What do the new words guardian and companion animal mean in our relationship to the animals in our lives?
Language is powerful because it influences the way we think. People who adopted animals were owners and their companion animals, pets. New wording is coming into play, and it's already in use by our very own Multnomah Library system.
In most jurisdictions (although this is slowly changing), owner pertains to property. When people divide their household goods (e.g., divorce), animals are treated as property. (So the judge decides that one party gets their sofa and the other their Golden Retriever.) Hard to believe, but true.
The word guardian shifts our perception about our relationship to animals who are our companions. We are caretakers; it is not only our legal reponsibility but also our moral responsibility to provide for their physical and emotional needs. The animals who share the greater web of life with us are sentinent beings. Just like us, they are capable of feeling pain and suffering. So, just as we are guardians of our children (not owners), we are guardians of animals.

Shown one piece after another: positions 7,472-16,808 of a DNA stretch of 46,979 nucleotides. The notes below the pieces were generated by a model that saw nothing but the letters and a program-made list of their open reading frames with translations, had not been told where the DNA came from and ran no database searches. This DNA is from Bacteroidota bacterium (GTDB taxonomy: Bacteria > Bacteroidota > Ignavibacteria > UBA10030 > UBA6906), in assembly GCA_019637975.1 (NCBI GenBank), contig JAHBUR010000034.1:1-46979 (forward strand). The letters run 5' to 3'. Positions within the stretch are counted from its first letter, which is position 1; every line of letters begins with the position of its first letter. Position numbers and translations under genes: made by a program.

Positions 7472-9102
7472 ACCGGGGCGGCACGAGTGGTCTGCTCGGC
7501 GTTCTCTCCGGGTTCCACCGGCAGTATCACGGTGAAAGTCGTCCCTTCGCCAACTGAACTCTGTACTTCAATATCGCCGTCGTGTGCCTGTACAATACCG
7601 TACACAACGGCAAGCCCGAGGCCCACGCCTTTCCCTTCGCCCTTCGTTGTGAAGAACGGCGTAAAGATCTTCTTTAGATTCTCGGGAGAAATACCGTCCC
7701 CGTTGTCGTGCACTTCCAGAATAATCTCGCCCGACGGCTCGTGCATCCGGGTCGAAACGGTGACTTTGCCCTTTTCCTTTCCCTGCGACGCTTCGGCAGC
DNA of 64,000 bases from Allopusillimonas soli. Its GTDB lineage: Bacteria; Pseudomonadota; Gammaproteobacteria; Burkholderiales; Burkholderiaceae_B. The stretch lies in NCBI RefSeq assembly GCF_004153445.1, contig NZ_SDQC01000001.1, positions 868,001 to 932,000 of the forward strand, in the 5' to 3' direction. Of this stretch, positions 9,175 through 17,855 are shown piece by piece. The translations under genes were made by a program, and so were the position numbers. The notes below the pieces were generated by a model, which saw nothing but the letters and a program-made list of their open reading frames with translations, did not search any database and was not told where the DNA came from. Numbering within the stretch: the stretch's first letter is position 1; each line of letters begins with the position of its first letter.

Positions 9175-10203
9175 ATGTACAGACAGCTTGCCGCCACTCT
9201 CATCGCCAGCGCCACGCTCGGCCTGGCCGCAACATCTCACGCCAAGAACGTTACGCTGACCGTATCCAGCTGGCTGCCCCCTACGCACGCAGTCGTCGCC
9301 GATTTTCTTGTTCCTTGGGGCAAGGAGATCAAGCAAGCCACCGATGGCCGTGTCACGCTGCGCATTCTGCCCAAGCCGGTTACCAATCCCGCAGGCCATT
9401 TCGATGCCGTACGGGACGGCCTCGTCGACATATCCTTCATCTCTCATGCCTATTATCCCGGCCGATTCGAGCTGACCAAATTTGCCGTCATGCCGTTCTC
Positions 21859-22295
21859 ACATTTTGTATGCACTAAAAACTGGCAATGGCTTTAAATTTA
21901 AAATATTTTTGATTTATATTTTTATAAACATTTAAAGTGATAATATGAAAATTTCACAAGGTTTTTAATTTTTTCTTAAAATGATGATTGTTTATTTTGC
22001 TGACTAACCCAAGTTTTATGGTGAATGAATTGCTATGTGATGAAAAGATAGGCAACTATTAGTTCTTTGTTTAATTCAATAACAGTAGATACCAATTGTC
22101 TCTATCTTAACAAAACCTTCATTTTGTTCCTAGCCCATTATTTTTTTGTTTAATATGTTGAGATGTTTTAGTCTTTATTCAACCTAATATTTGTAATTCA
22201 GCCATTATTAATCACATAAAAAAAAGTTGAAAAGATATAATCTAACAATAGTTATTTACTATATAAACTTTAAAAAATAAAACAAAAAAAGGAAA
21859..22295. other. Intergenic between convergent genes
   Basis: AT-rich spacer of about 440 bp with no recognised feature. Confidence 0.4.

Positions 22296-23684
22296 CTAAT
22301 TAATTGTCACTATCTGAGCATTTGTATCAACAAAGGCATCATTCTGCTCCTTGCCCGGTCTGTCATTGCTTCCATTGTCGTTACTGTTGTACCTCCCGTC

The other new term is companion animal for the word, pet. While pet is an easy, three letter word, again it has to do with our relationship. When people took animals into homes, they domesticated them to suit their lifestyles, their preferences, and their needs. But the reasoning behind The Guardian Campaign is that the word pet confers ownership, which may or may not include respect for the animal's inherent nature. Of course, cat people (and some dog people) recognize we can only go so far in molding the expected behaviors of these furry creatures we live with. And of course, dogs, just like children, need to be socialized, or trained, living in a society with others.
Our Multnomah Library system should be commended for incorporating this new language. Hopefully, others in places of authority will do so as well, as we shift our thinking from being owners of pets, to trusted guardians of our companion animals.